Company News Motion control specialist celebrates 50th anniversary
Aerotech turns 50 this year. The motion control company can trace its roots back to its Hungarian origins and to its founder, Stephen J. Botos (82). The firm originally started in a garage.
It all started in 1956 with the Hungarian uprising. Stephen, an 18-year-old-trained toolmaker at this time, was on the front line, supplying the insurgents with food. When the uprising was put down with the help of the Soviet army, he had to leave his Hungarian home for fear of his safety. On a foggy night, he hid in a hay cart and crossed the Austrian border undiscovered. It was easy to see that there was no longer any hope in Hungary, he later commented.
From toolmaker to designer of positioning systems
From Austria, the toolmaker came, via detours, to the USA on a ship with only a few dollars in his pocket. After only a few months there, he had his American high-school diploma in his pocket — his Hungarian school-leaving certificate had not been recognised. He started his professional career at Goerz Optical Co. in Pittsburgh as a designer. At that time, Goerz Optical manufactured optical lenses and systems for NASA, among others. The products on which he worked as a designer included test devices for highly developed inertial control systems in the aerospace industry. His sense of high precision in production began to develop here. However, since his previous Hungarian degrees were not recognised, Botos took evening courses in mechanical engineering at the University of Pittsburgh while working as a designer. Immediately after completing his mechanical engineering degree in 1969, he and two of his engineering colleagues teamed up and founded Aerotech, Inc. in Pittsburgh in 1970.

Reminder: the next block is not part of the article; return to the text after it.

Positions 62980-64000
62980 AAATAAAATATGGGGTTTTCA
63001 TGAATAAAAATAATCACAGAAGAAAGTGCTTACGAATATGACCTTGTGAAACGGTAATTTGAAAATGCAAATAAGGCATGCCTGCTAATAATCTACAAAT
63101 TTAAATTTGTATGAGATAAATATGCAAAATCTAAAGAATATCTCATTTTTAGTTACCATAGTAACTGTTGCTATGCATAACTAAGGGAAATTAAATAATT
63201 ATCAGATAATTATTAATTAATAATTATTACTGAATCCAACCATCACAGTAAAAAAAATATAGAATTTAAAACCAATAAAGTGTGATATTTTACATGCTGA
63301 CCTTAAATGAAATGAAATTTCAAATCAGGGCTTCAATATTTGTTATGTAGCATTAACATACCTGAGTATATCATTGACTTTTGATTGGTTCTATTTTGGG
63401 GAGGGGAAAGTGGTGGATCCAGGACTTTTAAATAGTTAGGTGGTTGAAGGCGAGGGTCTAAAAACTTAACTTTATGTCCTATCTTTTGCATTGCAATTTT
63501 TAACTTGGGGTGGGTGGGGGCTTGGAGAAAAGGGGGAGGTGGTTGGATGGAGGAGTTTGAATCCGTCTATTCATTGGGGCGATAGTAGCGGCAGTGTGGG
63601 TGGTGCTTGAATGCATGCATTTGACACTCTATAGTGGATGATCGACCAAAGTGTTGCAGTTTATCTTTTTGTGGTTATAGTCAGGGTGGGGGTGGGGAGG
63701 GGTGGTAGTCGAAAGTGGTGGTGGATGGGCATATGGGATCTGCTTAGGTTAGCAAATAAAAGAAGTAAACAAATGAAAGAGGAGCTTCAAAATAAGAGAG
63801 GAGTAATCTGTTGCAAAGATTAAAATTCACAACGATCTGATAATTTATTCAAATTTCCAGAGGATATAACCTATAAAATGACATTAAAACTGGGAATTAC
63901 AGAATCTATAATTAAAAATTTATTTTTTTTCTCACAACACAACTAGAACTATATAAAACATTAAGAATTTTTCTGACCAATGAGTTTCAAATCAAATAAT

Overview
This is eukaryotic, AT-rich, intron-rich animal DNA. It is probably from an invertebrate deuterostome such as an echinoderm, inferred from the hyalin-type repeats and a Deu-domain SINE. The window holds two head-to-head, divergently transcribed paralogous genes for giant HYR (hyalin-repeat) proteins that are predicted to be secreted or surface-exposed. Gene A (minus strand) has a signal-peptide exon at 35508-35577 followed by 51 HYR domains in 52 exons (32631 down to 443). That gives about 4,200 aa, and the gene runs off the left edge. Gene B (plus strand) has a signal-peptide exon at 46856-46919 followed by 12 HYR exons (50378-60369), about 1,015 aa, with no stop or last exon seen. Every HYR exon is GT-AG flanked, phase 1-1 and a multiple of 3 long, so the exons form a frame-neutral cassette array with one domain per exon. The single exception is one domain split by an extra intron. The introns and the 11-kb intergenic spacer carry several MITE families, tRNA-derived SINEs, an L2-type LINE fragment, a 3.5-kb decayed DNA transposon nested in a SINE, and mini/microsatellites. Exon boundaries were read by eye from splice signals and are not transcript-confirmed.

Aerotech, much like Microsoft, came from humble beginnings in that the company also started life in a garage. The first development was a 20,000 dollar prototype location system for industrial use. The first positioning system manufactured was a simple two-axis electromechanical application available for around 300 dollars.
The first renowned customers, such as Du Pont and IBM, opened the door to industry for Aerotech. According to Botos, Aerotech was the first company to use closed-loop servo-technology for its linear positioning systems, which offered four times the performance of conventional stepper systems.
From its early beginnings in a Pittsburgh garage to present day, Aerotech has found a solid niche in the field of high-precision motion control. “With our wide range of products, we specialise in machining in the nanometre range,” explains Simon Smith, European Director of Aerotech. The vertical range of manufacture is enormous. The majority of components — from the positioning system to interferometers and drives to motion control and software — are manufactured by Aerotech.
The company has grown to around 500 employees worldwide but has remained a family-run business, something that has always been important to the Botos family. Together with his son Mark, who heads the company as president, Stephen’s other son, Steve, also works for the company as Chief Officer Communication & Strategy.
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